This semester I am teaching environmental economics, a course I haven't taught since 2006 at RPI. Last week we covered environmental valuation. I gave my class an in-class contingent valuation survey. I tried to construct the survey according to the recommendations of the NOAA panel. Here is the text of the survey:

Emissions Reduction Fund Survey

In order to meet Australia’s international commitments under the Paris Treaty, the government is seeking to significantly expand the Emissions Reduction Fund, which pays bidders such as farmers to reduce carbon emissions. To fully meet Australia’s commitment to reduce emissions by 26-28% below 2005 levels by 2030 the government estimates that the fund needs to be expanded to $2 billion per year. The government proposes to fund this by increasing the Medicare Levy.

1. Considering other things you need to spend money, and other things the government can do with taxes do you agree to a 0.125% increase in the Medicare levy, which is equivalent to $100 per year in extra tax for someone on average wages. This is expected to only meet half of Australia’s commitment, reducing emissions to 13-14% below 2005 levels or by a cumulative 370 million tonnes by 2030.

Yes No

2. Considering other things you need to spend money, and other things the government can do with taxes do you agree to a 0.25% increase in the Medicare levy, which is equivalent to $200 per year in extra tax for someone on average wages. This is expected to meet Australia’s commitment, reducing emissions to 26-28% below 2005 levels or by a cumulative 740 million tonnes by 2030.

Yes No

3. If you said yes to either 1 or 2, why? And how did you decide on whether to agree to the 0.125% or 0.25% tax?

4. If you said no to both 1. and 2. why?

***********************************************************************************


85% voted in favour of the 0.125% Medicare tax option and 54% voted in favour of 0.25% - So both would have passed. A few people voted against 0.125 and for 0.25, so I changed their votes to for 0.125 as well as 0.25.


Reasons for voting for both:

  • $200 not much, willing to do more than just pay that tax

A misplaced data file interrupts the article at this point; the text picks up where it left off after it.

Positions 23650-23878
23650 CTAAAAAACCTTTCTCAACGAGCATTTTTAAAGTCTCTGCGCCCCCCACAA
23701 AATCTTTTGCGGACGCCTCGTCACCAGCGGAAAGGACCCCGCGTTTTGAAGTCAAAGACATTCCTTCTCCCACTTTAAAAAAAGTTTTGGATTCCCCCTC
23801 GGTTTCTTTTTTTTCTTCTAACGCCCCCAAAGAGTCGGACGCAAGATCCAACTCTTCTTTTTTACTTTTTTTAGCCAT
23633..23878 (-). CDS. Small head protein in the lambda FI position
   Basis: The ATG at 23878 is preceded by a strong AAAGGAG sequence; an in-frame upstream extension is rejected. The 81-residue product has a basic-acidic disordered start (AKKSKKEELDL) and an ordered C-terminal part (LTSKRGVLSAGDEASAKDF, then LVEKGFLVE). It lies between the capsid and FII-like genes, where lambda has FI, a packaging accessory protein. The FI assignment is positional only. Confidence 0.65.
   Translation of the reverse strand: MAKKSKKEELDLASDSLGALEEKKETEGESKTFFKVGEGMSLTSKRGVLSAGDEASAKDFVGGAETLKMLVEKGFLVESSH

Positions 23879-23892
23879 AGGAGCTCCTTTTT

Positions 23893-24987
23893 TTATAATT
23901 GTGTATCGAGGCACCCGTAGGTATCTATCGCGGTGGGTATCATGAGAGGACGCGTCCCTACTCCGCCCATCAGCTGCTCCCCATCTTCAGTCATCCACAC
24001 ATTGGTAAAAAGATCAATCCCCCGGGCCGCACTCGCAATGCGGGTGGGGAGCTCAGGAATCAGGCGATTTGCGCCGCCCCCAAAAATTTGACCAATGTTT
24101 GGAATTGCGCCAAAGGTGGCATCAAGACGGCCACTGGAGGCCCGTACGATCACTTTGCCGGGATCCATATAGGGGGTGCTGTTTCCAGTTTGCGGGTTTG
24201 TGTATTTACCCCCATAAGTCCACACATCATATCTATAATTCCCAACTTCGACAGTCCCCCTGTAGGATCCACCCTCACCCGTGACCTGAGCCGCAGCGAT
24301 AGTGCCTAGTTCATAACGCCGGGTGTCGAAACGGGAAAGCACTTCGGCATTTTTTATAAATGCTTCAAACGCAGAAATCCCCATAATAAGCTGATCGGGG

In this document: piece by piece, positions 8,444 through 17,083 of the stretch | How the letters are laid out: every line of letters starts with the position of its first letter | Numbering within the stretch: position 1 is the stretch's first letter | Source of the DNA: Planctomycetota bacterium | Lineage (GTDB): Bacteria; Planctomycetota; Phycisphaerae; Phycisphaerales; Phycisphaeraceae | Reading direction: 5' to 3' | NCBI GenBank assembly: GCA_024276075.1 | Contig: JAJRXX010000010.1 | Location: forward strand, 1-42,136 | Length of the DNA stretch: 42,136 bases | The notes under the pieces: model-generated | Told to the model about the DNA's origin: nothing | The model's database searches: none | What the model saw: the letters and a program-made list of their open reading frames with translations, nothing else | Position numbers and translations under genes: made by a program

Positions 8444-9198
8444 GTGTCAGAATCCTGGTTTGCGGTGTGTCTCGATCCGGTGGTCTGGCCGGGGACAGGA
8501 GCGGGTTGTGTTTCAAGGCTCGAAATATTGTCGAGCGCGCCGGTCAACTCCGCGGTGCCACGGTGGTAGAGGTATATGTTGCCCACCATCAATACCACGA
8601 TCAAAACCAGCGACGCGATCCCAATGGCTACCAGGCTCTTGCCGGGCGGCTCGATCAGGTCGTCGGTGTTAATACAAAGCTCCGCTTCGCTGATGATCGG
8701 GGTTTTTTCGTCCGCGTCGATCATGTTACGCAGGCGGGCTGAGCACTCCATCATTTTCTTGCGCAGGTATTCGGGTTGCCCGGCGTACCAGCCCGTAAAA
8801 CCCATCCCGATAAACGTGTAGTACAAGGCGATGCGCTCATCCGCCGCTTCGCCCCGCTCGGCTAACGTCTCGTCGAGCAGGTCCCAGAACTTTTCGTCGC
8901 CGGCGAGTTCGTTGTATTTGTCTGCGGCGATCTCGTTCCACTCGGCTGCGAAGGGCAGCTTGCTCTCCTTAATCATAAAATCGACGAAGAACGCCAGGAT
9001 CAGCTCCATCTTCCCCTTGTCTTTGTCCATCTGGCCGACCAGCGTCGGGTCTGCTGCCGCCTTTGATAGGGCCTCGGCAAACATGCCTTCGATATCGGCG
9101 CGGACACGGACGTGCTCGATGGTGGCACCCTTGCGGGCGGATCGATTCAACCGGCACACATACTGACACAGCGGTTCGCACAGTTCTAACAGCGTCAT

• We should meet the target
 
  • Tax is low compared to other taxes - can reduce government spending on health in future
 
  • Can improve my health
 
  • Benefit is much greater than cost to me
 
  • I pay low tax as I'm retired, so can pay more
 
  • I'm willing to pay so Australia can meet commitment
 
  • Only $17 a month
 
  • Tax is small
 
  • Because reducing emissions is the most important environmental issue
 
 

Reasons for voting for 0.125 but against 0.25:

  • Can afford 0.125 but not 0.25
  • Government can cover the rest with other measures like incentives
 
 

Reasons for voting against both:

  • There are other ways to reduce emissions - give incentives to firms rather than tax the middle class... 
  • Government should tax firms
  • Don't believe in emissions reduction fund because it is inefficient

  • I prefer to spend my money rather than pay tax and reduction in emissions is not very big for tax paid


Mostly the reasons for voting for both are ones we would want to see if we are really measuring WTP - can afford to pay and it is a big issue. Those thinking it will increase their personal health or reduce health spending were made to think about health by the payment vehicle. I chose the Medicare Levy as the payment vehicle as the Australian government has a track record of increasing the Medicare Levy for all kinds of things, like repairing flood damage in Brisbane!
 I chose the emissions reduction fund because it actually exists and actually buys emissions reductions.

Most people who voted for 0.125% but against 0.25% have valid reasons - they can't afford the higher tax. However, one person said the government should cover the rest by other means. So that person may really be willing to pay 0.25% if the government won't do that.


When we get to the people who voted against both tax rates, most are against the policy vehicle rather than not being willing to pay for climate change mitigation. So, from the point of view of measuring WTP these votes would result in an under estimate. These "protest votes" are a big problem for CVM. Only one person said they weren't willing to pay anything given the bang for the buck.